How? Obviously, the first query is on the filter. After that, because there are two Course objects in queryset, coursesand the code asks for a foreign key’s attribute, (, then for every iteration of the for loop, Django will make an additional query call to the database.

This is because the initial Course.objects.filter does not have the information of the term’s name. Imagine if you’re doing 1,000 iterations or more. You’ll be querying the database 1,000 times for this alone.

To prevent this from happening, you can use select_relatedand prefetch_relatedto get those foreign key attributes on the initial filter query. You can search for the differences between the two, but in short, you use select_relatedwhen the object attribute is a single object (like OneToOneField or a ForeignKey), whereas you use prefetch_relatedwhen you’re going to get more than a single object or a set of things (ManyToManyFieldsor reverse ForeignKey‘s).

courses = Course.objects.filter(credit=4).select_related("term")for course in courses:

By adding select_related("term")you will query all the information of the foreign key “term” of courses objects in the first query. Because of that, Django would not need to query the database for every iteration of the for loop.

This will significantly improve your database query performance (more like preventing massive amounts of database querying), and I personally think it makes your code more readable by explicitly telling readers you will need these attributes of a certain foreign key later.

(Django REST Views) Class-Based Views with Mixins and Generics

** Note: I’ll be discussing class-based views for the Django REST Framework. Class-based views for Django are a bit different, and you can see the Django documentation for more information **

Class-based views are probably already well known by many Django users. But in my opinion, you should use class-based views in moderation. For complex views, I think class-based views might lower readability (for those who are not fluent in class-based views) and lacks flexibility.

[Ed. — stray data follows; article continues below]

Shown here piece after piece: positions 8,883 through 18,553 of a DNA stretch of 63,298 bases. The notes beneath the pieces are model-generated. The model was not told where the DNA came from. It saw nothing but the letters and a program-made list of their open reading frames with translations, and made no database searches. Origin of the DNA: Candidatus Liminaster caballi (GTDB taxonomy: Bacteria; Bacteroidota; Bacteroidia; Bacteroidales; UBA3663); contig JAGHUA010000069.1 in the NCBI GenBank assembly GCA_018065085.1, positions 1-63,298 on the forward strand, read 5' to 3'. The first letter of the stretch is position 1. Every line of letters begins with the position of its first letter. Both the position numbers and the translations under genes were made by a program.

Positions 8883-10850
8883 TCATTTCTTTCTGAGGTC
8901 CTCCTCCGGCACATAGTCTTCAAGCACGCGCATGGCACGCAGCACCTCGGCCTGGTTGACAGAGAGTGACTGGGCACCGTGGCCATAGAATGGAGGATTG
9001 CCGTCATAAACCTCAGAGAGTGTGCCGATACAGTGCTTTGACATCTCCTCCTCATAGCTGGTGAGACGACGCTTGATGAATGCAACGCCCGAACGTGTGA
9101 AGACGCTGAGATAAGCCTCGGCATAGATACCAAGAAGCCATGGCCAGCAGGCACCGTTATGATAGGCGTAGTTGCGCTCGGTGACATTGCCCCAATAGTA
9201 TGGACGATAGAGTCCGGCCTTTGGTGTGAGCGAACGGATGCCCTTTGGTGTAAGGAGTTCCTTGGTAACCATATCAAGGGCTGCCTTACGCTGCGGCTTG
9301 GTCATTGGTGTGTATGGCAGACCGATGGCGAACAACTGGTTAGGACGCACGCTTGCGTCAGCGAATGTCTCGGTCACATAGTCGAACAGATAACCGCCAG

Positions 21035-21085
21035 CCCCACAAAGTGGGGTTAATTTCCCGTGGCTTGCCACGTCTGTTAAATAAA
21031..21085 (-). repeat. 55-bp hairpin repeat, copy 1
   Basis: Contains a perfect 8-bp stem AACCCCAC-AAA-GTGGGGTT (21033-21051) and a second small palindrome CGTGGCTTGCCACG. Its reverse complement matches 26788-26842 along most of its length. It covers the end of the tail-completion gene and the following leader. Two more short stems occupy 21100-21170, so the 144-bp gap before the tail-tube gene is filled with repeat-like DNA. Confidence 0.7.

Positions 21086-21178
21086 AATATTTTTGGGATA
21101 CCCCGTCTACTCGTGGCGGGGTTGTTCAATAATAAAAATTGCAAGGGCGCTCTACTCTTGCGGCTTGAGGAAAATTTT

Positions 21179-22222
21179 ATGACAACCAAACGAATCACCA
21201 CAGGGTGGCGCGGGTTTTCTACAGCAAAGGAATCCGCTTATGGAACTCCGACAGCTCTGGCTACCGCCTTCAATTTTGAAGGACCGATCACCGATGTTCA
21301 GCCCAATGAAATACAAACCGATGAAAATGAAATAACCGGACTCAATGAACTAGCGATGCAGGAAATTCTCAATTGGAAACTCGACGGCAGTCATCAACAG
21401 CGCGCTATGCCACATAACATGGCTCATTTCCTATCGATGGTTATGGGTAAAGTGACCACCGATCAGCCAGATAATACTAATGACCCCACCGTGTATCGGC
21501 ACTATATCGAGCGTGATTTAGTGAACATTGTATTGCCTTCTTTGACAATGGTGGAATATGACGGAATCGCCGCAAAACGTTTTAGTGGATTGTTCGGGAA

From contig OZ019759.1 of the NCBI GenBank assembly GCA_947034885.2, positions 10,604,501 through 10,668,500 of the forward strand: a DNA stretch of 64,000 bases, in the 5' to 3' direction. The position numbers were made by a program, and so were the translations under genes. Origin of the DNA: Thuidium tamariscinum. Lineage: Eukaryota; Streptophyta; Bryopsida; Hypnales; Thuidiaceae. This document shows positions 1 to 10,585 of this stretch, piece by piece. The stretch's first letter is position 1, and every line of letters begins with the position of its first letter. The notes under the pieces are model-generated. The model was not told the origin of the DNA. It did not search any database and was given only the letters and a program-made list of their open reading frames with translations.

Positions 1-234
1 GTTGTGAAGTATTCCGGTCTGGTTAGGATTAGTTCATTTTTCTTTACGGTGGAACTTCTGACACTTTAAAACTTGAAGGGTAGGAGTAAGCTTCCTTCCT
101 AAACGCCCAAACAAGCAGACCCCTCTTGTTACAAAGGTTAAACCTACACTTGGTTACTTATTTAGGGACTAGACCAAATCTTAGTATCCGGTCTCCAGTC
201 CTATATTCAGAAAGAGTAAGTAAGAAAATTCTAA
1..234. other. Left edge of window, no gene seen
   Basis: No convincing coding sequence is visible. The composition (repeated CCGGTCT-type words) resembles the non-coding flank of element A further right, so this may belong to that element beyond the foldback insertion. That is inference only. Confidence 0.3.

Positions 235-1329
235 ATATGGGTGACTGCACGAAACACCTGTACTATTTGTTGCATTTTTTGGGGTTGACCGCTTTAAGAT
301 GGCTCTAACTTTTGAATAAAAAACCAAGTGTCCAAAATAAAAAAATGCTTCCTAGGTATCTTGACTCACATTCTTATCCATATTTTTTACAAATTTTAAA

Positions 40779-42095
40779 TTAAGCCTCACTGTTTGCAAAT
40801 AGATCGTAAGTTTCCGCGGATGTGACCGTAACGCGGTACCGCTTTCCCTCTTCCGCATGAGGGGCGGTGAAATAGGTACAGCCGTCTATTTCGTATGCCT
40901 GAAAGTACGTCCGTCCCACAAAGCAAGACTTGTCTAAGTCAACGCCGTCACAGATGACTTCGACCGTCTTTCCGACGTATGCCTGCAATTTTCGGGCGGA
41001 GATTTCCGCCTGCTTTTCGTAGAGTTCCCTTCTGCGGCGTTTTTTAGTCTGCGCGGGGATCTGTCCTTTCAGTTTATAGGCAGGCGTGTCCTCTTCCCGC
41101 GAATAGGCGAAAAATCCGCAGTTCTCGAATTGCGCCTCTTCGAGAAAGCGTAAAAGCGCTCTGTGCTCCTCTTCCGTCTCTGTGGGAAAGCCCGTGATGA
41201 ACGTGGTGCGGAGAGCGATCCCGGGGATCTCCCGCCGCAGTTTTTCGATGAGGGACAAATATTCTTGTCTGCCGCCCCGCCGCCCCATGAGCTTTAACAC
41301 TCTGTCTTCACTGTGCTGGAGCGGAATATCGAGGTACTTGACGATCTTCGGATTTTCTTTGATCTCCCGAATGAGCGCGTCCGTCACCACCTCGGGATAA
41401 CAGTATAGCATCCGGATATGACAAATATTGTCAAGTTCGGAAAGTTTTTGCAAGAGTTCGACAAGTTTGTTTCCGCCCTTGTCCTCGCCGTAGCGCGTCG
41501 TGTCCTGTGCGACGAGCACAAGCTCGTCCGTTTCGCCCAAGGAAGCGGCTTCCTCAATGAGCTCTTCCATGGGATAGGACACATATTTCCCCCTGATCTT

But for simple views, particularly REST views in Django REST Framework (DRF), you definitely should use class-based views with the provided mixins and generics as it’s significantly more simple, needs less code, and improves readability (for others who already know class -based views).

For example, with function-based views, I would write GetAndDeleteTermViews like this, keeping in mind that you should make the serializer for your model first for serializing the data. In this case, I’ve named mine TermSerializer:

There’s no big problem functionally with the above code. It should work fine as it’s supposed to. But you can see with more complex logic, it would get a lot messier. There would be a lot more lines of code, and/or a lot more ifs and elifs. This would lower the readability of your code. Here’s the same functionality with class-based views, mixins, and generics:

As you can see, it is a lot more simple and readable. One other advantage is all the errors that may happen (like 404 when the object does not exist) are already handled by Django. This will take less development time and improve readability for readers who have a basic understanding of class-based views.

I think these are essential refactors that you must consider in your Django projects. These are definitely not all the things that you need to refactor. You should search for more things that need refactoring, but I find a lot of people new to Django are not aware of things like model manager and select_related/prefetch_related in django.

All the effort you put in refactoring code will definitely pay off with a more clean, simple, readable, and improved code.